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Germans in Britain

 Unattributed photograph in The Illustrated Sporting and Dramatic News, 26 December 1914

Photos from The Man Who Stayed at Home, a play about a German spy in England, performed in London, December 1914.

When war broke out, there were more than 50,000 German-born residents in the UK. Many had held jobs for decades, married English nationals and had English children. Around 40,000 lived in London, others often in seaside resorts such as Brighton or Blackpool where they worked as waiters, hoteliers, barbers, musicians and cab drivers. A number of nurses in Britain were German.

The Aliens Restriction Act, hastily pushed through Parliament on 5 August 1914, stated that after 10 August enemy aliens would be unable to leave the United Kingdom without a special permit. Not all could leave so quickly. By late September, 13,600 Germans and Austrians were in internment camps, often living in basic, crowded and unsanitary conditions. Spy hysteria swept the country, although suspicions were not always unfounded; several enemy spies discovered in Britain were shot at the Tower of London.

Anti-German feeling was rife, making life for Germans in Britain intolerable. Numerous suicides took place, but such unsavoury news was avoided by the ILN magazines, which instead focused on providing an unavoidably biased portrayal of the German Army. News of Germany’s invasion of Belgium and the treatment meted out upon its citizens was a major factor in persuading British men to enlist.

A further series of German actions over the next few years – the bombardment of the Britain’s east coast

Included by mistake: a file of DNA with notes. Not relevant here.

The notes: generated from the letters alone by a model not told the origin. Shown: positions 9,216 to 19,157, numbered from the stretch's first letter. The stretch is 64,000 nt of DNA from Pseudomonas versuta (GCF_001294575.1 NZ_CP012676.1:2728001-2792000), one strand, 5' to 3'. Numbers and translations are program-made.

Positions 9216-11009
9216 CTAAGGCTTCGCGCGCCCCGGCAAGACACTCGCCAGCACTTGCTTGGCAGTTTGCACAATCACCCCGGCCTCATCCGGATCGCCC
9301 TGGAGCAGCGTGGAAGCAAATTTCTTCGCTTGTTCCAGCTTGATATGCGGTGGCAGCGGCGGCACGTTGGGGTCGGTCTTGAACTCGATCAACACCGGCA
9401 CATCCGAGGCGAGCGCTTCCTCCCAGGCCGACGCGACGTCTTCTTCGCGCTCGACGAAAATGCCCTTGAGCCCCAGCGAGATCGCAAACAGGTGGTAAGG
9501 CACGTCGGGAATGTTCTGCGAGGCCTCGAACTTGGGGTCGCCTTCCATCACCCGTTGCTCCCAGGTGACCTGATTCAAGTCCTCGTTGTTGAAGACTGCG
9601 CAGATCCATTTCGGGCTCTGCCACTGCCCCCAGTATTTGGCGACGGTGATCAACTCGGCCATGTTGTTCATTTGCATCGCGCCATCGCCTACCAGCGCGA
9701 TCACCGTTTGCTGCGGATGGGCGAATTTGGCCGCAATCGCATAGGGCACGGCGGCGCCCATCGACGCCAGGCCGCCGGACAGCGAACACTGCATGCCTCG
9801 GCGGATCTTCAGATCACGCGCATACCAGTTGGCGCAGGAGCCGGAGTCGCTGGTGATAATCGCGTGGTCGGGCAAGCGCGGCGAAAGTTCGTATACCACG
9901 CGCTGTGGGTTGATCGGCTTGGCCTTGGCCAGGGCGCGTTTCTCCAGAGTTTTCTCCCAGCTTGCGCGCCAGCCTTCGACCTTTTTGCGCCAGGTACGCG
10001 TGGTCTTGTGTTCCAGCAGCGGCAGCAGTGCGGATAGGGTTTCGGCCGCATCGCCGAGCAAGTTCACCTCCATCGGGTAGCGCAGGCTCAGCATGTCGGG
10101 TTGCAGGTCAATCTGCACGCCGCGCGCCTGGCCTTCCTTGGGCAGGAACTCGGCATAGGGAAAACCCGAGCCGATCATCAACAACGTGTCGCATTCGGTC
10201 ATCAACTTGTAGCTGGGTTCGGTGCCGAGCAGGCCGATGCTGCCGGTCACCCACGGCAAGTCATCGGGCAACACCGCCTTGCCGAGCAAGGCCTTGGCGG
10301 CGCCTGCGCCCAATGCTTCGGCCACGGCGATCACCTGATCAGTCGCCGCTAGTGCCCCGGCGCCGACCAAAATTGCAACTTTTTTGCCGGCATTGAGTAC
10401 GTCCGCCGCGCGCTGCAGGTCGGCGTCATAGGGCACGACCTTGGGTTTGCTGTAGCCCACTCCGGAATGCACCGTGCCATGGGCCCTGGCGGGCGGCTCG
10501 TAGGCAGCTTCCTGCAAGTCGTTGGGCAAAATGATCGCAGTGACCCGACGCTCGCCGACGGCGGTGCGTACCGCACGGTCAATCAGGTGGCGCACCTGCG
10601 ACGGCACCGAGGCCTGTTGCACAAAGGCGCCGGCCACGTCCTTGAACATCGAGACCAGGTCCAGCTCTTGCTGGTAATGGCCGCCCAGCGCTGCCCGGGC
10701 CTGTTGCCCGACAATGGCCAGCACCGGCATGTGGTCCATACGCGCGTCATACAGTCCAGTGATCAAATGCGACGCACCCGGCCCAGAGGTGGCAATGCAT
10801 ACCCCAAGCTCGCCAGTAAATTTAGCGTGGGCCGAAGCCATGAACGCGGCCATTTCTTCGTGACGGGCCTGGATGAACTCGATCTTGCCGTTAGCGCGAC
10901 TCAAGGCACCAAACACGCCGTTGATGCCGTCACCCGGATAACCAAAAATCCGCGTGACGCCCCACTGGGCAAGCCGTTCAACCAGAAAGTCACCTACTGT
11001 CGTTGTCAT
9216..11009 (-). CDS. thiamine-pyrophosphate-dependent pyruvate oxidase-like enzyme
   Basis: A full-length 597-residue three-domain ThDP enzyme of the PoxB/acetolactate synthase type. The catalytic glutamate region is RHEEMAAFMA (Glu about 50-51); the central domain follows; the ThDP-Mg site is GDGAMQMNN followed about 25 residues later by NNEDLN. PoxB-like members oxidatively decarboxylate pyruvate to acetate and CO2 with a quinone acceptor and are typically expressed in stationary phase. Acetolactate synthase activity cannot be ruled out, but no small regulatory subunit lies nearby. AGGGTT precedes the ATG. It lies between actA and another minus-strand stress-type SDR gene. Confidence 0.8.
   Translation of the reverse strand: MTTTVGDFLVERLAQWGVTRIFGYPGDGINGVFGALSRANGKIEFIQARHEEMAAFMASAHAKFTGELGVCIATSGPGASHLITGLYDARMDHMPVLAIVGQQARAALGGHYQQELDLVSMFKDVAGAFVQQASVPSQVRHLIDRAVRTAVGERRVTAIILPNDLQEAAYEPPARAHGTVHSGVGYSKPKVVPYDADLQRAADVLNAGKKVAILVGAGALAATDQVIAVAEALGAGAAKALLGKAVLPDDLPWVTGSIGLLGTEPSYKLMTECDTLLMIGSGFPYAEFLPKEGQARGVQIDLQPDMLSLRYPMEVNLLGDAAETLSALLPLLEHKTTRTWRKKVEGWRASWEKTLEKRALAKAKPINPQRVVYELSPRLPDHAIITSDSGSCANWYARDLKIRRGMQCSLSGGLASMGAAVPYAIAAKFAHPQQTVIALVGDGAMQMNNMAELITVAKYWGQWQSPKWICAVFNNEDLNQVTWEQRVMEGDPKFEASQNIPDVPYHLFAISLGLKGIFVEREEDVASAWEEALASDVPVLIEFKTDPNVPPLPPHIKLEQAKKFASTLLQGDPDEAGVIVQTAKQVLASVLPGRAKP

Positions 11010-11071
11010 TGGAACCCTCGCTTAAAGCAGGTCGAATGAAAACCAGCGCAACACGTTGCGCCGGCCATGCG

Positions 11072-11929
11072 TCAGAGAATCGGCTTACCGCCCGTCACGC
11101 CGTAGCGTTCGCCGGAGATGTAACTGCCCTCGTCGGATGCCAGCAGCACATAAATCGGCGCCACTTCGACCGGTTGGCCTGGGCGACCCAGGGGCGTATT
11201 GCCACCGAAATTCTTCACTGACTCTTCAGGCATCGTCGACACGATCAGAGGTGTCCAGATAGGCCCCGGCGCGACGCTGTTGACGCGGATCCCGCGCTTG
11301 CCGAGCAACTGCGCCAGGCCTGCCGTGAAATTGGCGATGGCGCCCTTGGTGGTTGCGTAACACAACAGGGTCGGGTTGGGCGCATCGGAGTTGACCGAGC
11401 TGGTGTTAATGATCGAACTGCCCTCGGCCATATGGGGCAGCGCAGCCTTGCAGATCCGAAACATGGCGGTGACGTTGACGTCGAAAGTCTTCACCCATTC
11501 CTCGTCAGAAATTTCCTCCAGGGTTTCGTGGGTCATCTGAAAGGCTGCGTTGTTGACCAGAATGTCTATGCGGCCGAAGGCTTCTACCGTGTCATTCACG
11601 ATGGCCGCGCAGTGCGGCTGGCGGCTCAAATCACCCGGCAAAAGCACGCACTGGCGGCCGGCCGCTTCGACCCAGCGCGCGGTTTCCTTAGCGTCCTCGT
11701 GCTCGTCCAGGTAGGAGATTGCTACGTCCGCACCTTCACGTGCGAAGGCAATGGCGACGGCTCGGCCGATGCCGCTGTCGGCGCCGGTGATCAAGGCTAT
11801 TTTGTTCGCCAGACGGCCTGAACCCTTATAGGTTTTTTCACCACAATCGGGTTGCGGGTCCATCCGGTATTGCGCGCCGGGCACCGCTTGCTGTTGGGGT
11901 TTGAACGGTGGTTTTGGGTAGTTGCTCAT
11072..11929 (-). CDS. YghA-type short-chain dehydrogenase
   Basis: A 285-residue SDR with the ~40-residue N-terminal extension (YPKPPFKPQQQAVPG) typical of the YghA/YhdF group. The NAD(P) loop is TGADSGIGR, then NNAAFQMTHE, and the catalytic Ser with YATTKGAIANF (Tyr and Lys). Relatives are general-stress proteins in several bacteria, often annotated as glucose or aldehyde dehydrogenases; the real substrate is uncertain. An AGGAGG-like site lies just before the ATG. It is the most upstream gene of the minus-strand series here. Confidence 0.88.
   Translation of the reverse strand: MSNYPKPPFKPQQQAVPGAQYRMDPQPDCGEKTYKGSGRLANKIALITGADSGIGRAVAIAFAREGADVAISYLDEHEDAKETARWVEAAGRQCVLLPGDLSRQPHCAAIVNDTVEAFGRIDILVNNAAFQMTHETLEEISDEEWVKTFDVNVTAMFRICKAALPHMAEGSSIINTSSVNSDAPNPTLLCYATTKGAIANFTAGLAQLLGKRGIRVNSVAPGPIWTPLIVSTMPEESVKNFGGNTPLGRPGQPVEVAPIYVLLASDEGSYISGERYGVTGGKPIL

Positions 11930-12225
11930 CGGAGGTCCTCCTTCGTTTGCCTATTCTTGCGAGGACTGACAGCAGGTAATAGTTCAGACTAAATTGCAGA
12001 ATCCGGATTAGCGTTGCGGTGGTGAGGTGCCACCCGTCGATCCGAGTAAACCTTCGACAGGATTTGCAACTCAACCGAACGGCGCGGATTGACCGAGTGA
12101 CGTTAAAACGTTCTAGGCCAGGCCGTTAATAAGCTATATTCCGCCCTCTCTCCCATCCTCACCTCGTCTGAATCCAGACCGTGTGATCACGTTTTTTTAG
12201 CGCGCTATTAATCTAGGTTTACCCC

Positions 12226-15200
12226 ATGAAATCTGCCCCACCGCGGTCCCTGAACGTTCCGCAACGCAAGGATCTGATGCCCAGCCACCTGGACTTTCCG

, Zeppelin and air raids on civilian targets, the first use of gas on the battlefield and the execution of British nurse Edith Cavell – all helped to seal Germany’s reputation for barbaric behaviour. In May 1915, the sinking of the Lusitania by a German U-boat, resulting in the deaths of 1,128 civilians on board, including many women and children, triggered violent attacks and lootings on German shops in Liverpool and London.

The view of the enemy was more complex at the front where, depending on the level of activity, fear and hatred might be tempered by a grudging respect and occasional good-humoured banter across no-man’s-land.

For magazine illustrators, their depictions of Germans fell broadly into two categories – the ferocious, savage brute begotten by Prussian militarism as imagined by Louis Raemaekers and Edmund Sullivan, or the dim-witted porcine ex-waiter. As the bombastic figurehead of the German Army, the Kaiser and his associates were also relentlessly ridiculed. The Turks –  respected adversaries – were caricatured far less frequently.